people of many nationalities. In 1913, he moved to Munich, Germany, probably to escape
a military service that would have required that he fight in a multinational army. In Mein
Kampf, he noted that the longer he lived in Vienna the more my hatred grew for the
foreign mixture of peoples which had begun to corrode the old site of Germany culture.
Munich was, in his view, a more German city.
When the war began, Hitler was a drifter struggling to find his place in the world.
When the war was over, that struggle continued but now it had a focus. In his
autobiography, he recalls, In the days that followed [the surrender] my own fate became
known to me I resolved to go into politics. He was not alone. In the 1920s, many
angry veterans joined political parties and clubs that plotted the takeover of the
government. In fact, the army hired Hitler to spy on one of those groups, the German
Workers party. Instead, he became a member.
What attracted him to that particular party? His autobiography explains, This
ridiculous little makeshift [band] with its handful of members, seemed to offer one
distinct advantage: it had not yet frozen into organization. Thus there were unlimited
opportunities for individual activity. He set out to transform the group into something
more than a political party in the ordinary sense. He wanted to create a movement. He
had no intention of being one of the nameless millions who live and die by the whim of
chance. He vowed to control his own destiny and the destiny of Germany.
By February 1920, the tiny party had a new name and a 25-point program. The new
name was the National Socialist German Workers Party
124 Facing History and Ourselves
(Nationalsozialistische Deutsche Arbeiter Partei NSDAP or Nazi, for short). And the
partys new program called for the following:

1. A union of all Germans to from a great Germany on the basis of the right to self-
determination of peoples.
2. Abolition of the Treaty of Versailles.
3. Land and territory (colonies) for our surplus population.
4. German blood as a requirement for German citizenship. No Jew can be a member
of the nation.
5. Non-citizens can live in Germany only as foreigners, subject to the law of aliens.
6. Only citizen can vote or hold public office.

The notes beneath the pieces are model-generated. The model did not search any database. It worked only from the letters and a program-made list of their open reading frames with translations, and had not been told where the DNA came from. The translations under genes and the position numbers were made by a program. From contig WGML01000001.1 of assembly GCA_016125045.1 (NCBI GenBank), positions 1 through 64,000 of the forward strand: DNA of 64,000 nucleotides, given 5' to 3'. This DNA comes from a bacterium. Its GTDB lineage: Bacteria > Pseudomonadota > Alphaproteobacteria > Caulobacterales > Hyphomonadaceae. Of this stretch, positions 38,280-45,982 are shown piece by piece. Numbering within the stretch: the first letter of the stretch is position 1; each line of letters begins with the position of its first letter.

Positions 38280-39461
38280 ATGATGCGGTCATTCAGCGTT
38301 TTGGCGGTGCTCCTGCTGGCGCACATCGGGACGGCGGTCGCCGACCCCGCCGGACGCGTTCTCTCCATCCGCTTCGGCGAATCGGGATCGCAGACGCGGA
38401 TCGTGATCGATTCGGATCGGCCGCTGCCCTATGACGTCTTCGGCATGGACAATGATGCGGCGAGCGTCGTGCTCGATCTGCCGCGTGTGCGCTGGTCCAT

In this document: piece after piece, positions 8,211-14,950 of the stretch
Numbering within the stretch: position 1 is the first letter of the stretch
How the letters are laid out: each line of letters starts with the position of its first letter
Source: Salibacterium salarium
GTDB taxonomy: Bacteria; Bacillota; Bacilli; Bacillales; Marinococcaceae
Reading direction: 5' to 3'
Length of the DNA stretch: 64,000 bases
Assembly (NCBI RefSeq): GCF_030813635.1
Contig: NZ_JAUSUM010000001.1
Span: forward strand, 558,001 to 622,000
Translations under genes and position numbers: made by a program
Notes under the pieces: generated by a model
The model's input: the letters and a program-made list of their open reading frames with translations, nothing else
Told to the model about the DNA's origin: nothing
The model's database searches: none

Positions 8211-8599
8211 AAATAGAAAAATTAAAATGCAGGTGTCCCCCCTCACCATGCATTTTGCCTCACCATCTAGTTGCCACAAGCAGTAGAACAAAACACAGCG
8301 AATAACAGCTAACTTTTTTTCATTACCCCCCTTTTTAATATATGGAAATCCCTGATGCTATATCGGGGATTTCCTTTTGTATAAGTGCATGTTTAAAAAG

7. The state insures that every citizen live decently and earn his livelihood. If it is
impossible to provide food for the whole population, then aliens must be
8. No further immigration of non-Germans. Any non-German who entered
Germany after August 2, 1914, shall leave immediately.
9. A thorough reconstruction of our national system of education. The science of
citizenship shall be taught from the beginning.
10. All newspapers must be published in the German language by German citizens
and owners.

The program did not make headlines. The party was just one of many small political
groups. Yet by 1921, Hitler was attracting thousands of new members. One early member
of the Nazi party and the S.A., its private army, recalled the effect Hitler had on him.

We, oldtime National Socialists, did not join the S.A. for reasons of self-interest.
Our feelings led us to Hitler. There was a tremendous surge in our hearts, a something
that said: Hitler, you are our man. You speak as a soldier of the front and as a man;
you know the grind, you have yourself been a working man. You have lain in the
mud, even as we no big shot, but an unknown soldier. You have given your whole
being, all your warm heart, to German manhood, for the well-being of Germany
rather than your personal advancement or self-seeking. For your innermost being will
not let you do otherwise. No one who has ever looked Hitler in the eye and heard
him speak can ever break away from him.


Make an identity chart for a member of the Freikorps. For Paul, the hero of Remarques
book. For Hitler. How are the three alike? What differences are most striking? How
would Paul respond to the Nazi party?

American film makers created a movie based on All Quiet on the Western Front. German
historian Golo Mann, then a student, recalled the way the